Meat from domesticated turkeys has become so ubiquitous in grocery stores and restaurants that people tend to forget about the ancestors of the domestic turkey, the wild turkey. But as one of the largest birds in their native range, wild turkeys are fascinating and well worth a closer look.
What the heck is a Wild Turkey?
Turkeys are large birds that live mostly in North America (US, Mexico, and Canada). Turkeys are in the order Galliformes, which also includes pheasants, chickens, quail, partridges, grouse, junglefowl, and other similar birds). Turkeys are easily recognized by their featherless heads and loose folds of skin on the head and neck. There are only two species of true wild turkeys, and one of the species has five or six distinctive subspecies. The eastern turkey is the subspecies that lives on our new property:
Amazing facts about Wild Turkeys
Wild turkeys are omnivorous. They not only feed on seeds, nuts, berries, fruits, and grasses, but they also love gobbling (no pun intended) insects, as well as small frogs, salamanders, lizards, and snakes.
Turkeys have a lot of names. Mature males are called toms, gobblers, or longbeards. Mature females are hens. Juvenile males are called jakes, whereas juvenile females are jennies. And the chicks are called poults (this word comes from poultry).
Male turkeys have elaborate behaviors for attracting and impressing females. They use a gobble call to attract females. Not only is this call quite different from the call of any other bird, it is also loud! A turkey's gobble can be heard a mile away.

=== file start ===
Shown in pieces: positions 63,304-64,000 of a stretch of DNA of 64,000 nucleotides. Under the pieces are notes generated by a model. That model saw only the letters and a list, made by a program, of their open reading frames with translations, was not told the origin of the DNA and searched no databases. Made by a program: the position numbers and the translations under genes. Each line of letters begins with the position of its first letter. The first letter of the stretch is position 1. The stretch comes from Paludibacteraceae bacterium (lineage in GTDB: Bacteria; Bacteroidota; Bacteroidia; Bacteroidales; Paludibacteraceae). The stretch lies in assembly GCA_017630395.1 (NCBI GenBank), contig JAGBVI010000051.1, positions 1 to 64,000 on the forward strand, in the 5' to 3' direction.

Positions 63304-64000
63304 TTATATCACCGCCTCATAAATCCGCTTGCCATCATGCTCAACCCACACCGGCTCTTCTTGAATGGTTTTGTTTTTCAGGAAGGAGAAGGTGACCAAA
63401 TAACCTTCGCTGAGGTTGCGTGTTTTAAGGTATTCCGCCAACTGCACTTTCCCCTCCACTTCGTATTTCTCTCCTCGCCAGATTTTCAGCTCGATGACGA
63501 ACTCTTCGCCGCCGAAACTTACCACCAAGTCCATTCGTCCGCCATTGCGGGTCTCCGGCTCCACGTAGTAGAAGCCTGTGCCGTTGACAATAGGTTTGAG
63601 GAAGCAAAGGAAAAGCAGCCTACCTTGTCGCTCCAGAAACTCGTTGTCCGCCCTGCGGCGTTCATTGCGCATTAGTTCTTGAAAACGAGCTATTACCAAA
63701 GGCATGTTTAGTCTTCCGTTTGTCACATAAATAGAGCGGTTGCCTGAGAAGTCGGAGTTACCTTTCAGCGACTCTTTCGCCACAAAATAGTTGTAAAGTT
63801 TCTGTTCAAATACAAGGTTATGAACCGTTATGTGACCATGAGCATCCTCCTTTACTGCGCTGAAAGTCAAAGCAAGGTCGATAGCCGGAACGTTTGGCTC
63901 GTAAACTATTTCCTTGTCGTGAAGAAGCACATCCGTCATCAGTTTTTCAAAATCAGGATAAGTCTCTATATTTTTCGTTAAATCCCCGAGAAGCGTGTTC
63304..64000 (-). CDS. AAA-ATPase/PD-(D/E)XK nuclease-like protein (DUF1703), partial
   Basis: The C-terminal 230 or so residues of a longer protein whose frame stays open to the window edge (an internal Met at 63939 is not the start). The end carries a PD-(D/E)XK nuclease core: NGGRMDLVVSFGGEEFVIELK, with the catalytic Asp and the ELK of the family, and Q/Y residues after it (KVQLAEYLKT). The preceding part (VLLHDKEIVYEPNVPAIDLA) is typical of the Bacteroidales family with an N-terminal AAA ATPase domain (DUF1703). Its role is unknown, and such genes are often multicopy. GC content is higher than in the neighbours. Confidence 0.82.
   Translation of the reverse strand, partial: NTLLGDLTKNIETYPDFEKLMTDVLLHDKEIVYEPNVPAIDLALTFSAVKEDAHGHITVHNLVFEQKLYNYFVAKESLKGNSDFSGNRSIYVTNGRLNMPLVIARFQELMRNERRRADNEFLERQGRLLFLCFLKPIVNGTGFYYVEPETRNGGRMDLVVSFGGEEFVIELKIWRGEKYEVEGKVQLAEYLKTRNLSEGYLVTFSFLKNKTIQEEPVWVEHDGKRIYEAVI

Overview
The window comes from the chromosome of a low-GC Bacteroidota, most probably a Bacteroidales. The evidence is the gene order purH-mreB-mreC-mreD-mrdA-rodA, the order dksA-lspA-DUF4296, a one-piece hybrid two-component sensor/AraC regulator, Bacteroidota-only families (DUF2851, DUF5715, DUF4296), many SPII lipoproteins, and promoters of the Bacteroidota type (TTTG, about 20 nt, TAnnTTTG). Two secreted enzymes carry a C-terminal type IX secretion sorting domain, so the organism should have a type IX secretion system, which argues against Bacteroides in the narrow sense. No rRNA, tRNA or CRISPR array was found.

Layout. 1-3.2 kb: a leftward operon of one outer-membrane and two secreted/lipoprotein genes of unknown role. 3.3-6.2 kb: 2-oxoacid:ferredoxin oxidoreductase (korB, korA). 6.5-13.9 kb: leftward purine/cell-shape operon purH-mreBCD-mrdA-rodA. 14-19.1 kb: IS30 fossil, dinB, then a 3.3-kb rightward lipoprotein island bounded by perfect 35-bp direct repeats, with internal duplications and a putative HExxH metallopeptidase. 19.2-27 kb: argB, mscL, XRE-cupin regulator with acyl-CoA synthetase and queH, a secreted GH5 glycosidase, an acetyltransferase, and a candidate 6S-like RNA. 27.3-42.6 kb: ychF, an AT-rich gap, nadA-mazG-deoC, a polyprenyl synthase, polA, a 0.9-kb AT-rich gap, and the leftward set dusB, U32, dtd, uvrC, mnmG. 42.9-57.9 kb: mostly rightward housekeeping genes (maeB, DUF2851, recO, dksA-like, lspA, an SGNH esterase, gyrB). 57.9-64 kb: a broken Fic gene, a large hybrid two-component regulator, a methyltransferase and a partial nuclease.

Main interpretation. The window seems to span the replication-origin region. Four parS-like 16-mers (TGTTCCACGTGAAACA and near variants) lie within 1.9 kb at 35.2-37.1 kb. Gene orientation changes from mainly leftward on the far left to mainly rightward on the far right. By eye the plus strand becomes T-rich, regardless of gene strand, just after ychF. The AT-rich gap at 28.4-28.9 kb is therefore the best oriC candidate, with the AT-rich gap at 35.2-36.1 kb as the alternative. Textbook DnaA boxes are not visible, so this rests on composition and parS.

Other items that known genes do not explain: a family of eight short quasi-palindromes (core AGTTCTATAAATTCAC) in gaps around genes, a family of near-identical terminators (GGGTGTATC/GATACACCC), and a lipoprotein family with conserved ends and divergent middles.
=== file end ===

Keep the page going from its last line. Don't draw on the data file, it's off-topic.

Perhaps even more impressive than the gobble is the male turkey's ability to strut. They fan out their tail feathers and puff up all their other feathers to look larger. They also emit two other sounds, spitting and drumming, both of which are subtle and rather difficult to capture on video or audio recordings. But if you turn your volume up, you can hear toms spitting and drumming in this video. Below is a tom strutting, trying to impress a hen. To me, she looks only mildly interested.
An adult turkey has between 5,000 and 6,000 feathers!
Males have sharp, wicked-looking spurs on their legs, which they use when they fight each other for dominance. Males (and 10 to 20% of females) have a long tassel of specialized hair-like feathers hanging from their lower necks, called a beard. Although no one knows for sure, these beards probably help to impress females (the longer the beard, the older and more virile the tom).
Turkeys have weird-looking heads. Above the male's beak is a fleshy protuberance called a snood (yep, it really is called a snood). Again, this structure is used to impress females (studies show that females prefer toms with longer snoods... in turkeys, size really does matter). The loose, fleshy stretch of skin below the chin is the wattle. And the bumpy masses of skin on the neck are caruncles. Like a really ugly mood ring, these bumpy parts turn colors depending on the turkey's mood: they turn red to attract a hen, but they turn blue when the turkey is frightened. The tom below has a particularly impressive snood, wattle, and caruncles. Sexy, huh?
There is a commonly-believed myth that the wild turkey almost became the national bird of the United States (the bald eagle has that distinction) when Benjamin Franklin argued for it. Here's the true story: Ben Franklin did write a letter to his daughter in 1784, in which he criticized the bald eagle (because it was chosen for the national seal). He wrote that the bald eagle is a bird of bad moral character and does not get his living honestly... he is too lazy to fish for himself. He went on to say that, compared to the eagle, the turkey is a much more respectable bird, and though a little vain and silly, a bird of courage. So, although Ben obviously liked the turkey, technically he didn't really propose making it the national symbol.